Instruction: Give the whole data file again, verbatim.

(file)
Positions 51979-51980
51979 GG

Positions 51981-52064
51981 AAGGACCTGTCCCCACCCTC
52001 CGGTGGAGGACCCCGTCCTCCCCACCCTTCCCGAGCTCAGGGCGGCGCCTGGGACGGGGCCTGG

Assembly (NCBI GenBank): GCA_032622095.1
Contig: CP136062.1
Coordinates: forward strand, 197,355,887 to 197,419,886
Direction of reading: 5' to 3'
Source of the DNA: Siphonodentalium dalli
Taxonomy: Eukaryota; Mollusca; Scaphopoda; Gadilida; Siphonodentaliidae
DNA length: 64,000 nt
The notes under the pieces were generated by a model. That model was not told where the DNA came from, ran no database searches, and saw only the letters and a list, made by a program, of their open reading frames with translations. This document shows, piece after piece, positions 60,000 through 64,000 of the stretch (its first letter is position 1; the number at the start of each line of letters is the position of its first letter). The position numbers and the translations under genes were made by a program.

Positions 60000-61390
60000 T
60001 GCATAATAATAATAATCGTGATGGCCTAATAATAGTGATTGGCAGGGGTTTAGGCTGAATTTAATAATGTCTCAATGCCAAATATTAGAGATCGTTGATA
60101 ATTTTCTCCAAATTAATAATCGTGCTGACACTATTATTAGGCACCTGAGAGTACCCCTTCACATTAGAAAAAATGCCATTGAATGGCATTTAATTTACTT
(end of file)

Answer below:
Positions 51979-51980
51979 GG

Positions 51981-52064
51981 AAGGACCTGTCCCCACCCTC
52001 CGGTGGAGGACCCCGTCCTCCCCACCCTTCCCGAGCTCAGGGCGGCGCCTGGGACGGGGCCTGG

Assembly (NCBI GenBank): GCA_032622095.1
Contig: CP136062.1
Coordinates: forward strand, 197,355,887 to 197,419,886
Direction of reading: 5' to 3'
Source of the DNA: Siphonodentalium dalli
Taxonomy: Eukaryota; Mollusca; Scaphopoda; Gadilida; Siphonodentaliidae
DNA length: 64,000 nt
The notes under the pieces were generated by a model. That model was not told where the DNA came from, ran no database searches, and saw only the letters and a list, made by a program, of their open reading frames with translations. This document shows, piece after piece, positions 60,000 through 64,000 of the stretch (its first letter is position 1; the number at the start of each line of letters is the position of its first letter). The position numbers and the translations under genes were made by a program.

Positions 60000-61390
60000 T
60001 GCATAATAATAATAATCGTGATGGCCTAATAATAGTGATTGGCAGGGGTTTAGGCTGAATTTAATAATGTCTCAATGCCAAATATTAGAGATCGTTGATA
60101 ATTTTCTCCAAATTAATAATCGTGCTGACACTATTATTAGGCACCTGAGAGTACCCCTTCACATTAGAAAAAATGCCATTGAATGGCATTTAATTTACTT